About this paper

Appears in:
Pages: 4922-4927
Publication year: 2009
ISBN: 978-84-613-2953-3
ISSN: 2340-1095

Conference name: 2nd International Conference of Education, Research and Innovation
Dates: 16-18 November, 2009
Location: Madrid, Spain

USING A VIRTUAL LEARNING ENVIRONMENT TO SUPPORT UNDERGRADUATE RESEARCH IN SCIENCES

K. Carlton, E. Bertolo

Canterbury Christ Church University (UNITED KINGDOM)
A substantial body of evidence now exists on the nature of the research–teaching nexus in HE. The general conclusion emerging from this research is that we must abandon the simplistic view that links between teaching and research are automatic or always beneficial [1]. However, that does not mean that teaching and research cannot or should not benefit from being linked to each other [2]. Successful linkages between teaching and research greatly depend on academics’ ability to encourage and facilitate an inquiry based approach to learning. Their focus must shift from teacher excellence to the enhancement of the student learning experience [3, 4].

The aim of this research was to explore the use of Blackboard, the departmental Virtual Learning Environment (VLE), to support final year undergraduate students conducting their Individual Study (final year research project). A Research Area was created on Blackboard, which contained a range of resources. The Research Area included an online repository with abstracts of previous undergraduate research projects, and a blog, offering a mixture of current research initiatives at departmental level, as well as research news from various science disciplines which could be linked to topics studied in class.

An anonymous questionnaire was deployed to undergraduate students who had just finished their Individual Study, in order to assess their engagement with the online resources developed, and whether access to the research blog and the project repository had informed the approach to their own research. The questionnaire was answered by 17 out of 20 students, 85% response rate. Feedback from students was positive: 82% of students had looked at the online abstract repository, and 70% had followed the blog on a regular basis. Marks for the Individual Study module were compared with the average mark for the other final year modules. A similar analysis had been conducted on the previous cohort, which did not have access to the online tools.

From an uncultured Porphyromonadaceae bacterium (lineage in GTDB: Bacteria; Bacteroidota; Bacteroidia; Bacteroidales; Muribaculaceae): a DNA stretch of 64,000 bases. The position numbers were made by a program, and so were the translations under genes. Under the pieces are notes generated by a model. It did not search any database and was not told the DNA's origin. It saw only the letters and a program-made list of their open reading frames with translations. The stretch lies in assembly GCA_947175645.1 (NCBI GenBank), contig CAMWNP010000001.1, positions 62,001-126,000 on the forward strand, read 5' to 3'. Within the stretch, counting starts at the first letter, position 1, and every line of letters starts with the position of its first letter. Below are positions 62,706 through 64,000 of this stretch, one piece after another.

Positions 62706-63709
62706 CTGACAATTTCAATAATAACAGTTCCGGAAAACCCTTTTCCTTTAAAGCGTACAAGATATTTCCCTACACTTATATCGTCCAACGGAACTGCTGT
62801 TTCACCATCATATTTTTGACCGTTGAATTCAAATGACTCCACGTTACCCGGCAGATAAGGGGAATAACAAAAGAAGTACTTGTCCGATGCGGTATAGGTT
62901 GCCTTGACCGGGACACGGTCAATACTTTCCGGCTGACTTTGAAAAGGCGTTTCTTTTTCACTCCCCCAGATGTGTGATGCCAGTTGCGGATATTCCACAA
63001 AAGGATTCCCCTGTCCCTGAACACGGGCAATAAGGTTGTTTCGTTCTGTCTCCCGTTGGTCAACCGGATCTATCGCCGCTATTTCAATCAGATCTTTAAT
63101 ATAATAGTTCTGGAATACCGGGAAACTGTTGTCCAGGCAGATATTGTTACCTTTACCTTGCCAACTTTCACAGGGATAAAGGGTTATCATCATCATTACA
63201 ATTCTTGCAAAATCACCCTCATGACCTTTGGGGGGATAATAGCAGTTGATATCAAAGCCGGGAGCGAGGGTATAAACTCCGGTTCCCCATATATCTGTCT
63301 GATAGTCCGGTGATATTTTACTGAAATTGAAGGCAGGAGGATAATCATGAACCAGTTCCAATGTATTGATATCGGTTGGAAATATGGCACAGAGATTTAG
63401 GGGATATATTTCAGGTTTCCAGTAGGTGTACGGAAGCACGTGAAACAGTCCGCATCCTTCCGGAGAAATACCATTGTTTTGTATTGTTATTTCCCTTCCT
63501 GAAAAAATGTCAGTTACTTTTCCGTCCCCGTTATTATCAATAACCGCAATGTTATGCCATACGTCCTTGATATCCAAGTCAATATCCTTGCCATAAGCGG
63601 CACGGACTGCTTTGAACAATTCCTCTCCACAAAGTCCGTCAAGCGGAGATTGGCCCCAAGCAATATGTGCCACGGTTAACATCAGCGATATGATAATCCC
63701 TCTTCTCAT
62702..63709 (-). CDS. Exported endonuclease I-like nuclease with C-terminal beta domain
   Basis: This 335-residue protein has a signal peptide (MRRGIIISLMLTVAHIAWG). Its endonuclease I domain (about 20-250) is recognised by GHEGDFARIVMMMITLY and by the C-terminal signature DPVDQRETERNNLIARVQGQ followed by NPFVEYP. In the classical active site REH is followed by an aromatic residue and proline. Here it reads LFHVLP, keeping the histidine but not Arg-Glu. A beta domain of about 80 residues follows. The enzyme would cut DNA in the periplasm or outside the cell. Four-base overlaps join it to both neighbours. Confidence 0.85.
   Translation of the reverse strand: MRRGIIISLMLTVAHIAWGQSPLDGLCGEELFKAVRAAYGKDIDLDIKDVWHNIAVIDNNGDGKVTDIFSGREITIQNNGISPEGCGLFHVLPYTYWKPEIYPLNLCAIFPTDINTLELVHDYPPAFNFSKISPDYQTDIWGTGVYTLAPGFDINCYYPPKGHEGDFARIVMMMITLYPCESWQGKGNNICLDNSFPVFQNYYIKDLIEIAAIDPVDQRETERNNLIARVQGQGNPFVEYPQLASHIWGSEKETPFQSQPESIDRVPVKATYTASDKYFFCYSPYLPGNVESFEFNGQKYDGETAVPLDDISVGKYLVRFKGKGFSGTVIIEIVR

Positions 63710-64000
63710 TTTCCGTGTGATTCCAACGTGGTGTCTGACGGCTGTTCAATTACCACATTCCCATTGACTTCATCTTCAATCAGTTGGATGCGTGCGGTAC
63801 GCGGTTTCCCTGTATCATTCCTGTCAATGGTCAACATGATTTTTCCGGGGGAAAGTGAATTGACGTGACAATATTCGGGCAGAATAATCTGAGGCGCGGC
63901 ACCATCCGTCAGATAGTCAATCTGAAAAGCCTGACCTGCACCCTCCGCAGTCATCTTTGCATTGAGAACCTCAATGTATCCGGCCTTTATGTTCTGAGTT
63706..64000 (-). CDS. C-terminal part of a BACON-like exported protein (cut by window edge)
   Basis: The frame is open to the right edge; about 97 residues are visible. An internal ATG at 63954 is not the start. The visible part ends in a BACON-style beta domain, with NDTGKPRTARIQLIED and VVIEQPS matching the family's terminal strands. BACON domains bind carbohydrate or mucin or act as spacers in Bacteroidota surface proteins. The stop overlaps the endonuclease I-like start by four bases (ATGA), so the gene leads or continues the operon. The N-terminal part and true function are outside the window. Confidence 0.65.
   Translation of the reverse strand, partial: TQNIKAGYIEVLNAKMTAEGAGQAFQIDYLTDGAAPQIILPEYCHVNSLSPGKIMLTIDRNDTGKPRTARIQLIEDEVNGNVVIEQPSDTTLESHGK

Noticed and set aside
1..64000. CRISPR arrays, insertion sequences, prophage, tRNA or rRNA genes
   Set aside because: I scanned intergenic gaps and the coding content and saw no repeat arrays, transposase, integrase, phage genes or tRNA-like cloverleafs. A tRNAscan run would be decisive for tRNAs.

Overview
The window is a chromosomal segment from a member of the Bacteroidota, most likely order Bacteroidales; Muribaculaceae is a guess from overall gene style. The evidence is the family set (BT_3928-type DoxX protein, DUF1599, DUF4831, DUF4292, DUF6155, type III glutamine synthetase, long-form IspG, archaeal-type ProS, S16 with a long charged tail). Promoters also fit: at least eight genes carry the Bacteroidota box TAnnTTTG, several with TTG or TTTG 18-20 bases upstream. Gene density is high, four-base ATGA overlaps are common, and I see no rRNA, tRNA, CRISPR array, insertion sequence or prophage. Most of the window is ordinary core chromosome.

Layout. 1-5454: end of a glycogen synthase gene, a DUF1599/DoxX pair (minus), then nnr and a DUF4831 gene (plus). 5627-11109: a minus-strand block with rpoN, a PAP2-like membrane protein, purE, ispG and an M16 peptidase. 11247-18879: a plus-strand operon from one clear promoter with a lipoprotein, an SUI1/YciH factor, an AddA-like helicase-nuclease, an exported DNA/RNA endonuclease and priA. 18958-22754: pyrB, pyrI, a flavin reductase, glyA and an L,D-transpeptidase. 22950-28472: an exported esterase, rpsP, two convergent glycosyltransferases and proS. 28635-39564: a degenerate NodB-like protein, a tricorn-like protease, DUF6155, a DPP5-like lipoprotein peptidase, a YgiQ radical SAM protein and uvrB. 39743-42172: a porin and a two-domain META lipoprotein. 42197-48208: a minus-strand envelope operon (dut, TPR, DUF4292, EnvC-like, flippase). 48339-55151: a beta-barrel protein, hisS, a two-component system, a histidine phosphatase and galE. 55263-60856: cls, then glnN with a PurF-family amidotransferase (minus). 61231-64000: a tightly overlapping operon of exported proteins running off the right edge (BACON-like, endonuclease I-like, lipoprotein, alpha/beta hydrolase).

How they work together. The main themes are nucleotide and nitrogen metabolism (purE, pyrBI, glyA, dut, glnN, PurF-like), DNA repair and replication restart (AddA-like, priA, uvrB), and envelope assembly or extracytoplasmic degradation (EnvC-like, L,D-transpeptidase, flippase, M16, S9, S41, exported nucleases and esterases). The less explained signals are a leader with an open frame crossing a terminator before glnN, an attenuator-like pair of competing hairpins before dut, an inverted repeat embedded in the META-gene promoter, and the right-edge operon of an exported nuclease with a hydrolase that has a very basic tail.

References:
[1] Hattie J., Marsh H. W. (2002). The Journal of Higher Education, 73(5), 603-641.
[2] Griffiths, R. (2004) Studies in Higher Education 29(6), 709–726.
[3] Elton, L. (2001) Teaching in Higher Education, 6, 43–56.
[4] Jenkins A., Breen R. & Lindsay R. (2003) Reshaping teaching in Higher Education, Chapter 1, Kogan Page, London.
@InProceedings{CARLTON2009USI,
author = {Carlton, K. and Bertolo, E.},
title = {USING A VIRTUAL LEARNING ENVIRONMENT TO SUPPORT UNDERGRADUATE RESEARCH IN SCIENCES},
series = {2nd International Conference of Education, Research and Innovation},
booktitle = {ICERI2009 Proceedings},
isbn = {978-84-613-2953-3},
issn = {2340-1095},
publisher = {IATED},
location = {Madrid, Spain},
month = {16-18 November, 2009},
year = {2009},
pages = {4922-4927}}
TY - CONF
AU - K. Carlton AU - E. Bertolo
TI - USING A VIRTUAL LEARNING ENVIRONMENT TO SUPPORT UNDERGRADUATE RESEARCH IN SCIENCES
SN - 978-84-613-2953-3/2340-1095
PY - 2009
Y1 - 16-18 November, 2009
CI - Madrid, Spain
JO - 2nd International Conference of Education, Research and Innovation
JA - ICERI2009 Proceedings
SP - 4922
EP - 4927
ER -
K. Carlton, E. Bertolo (2009) USING A VIRTUAL LEARNING ENVIRONMENT TO SUPPORT UNDERGRADUATE RESEARCH IN SCIENCES, ICERI2009 Proceedings, pp. 4922-4927.
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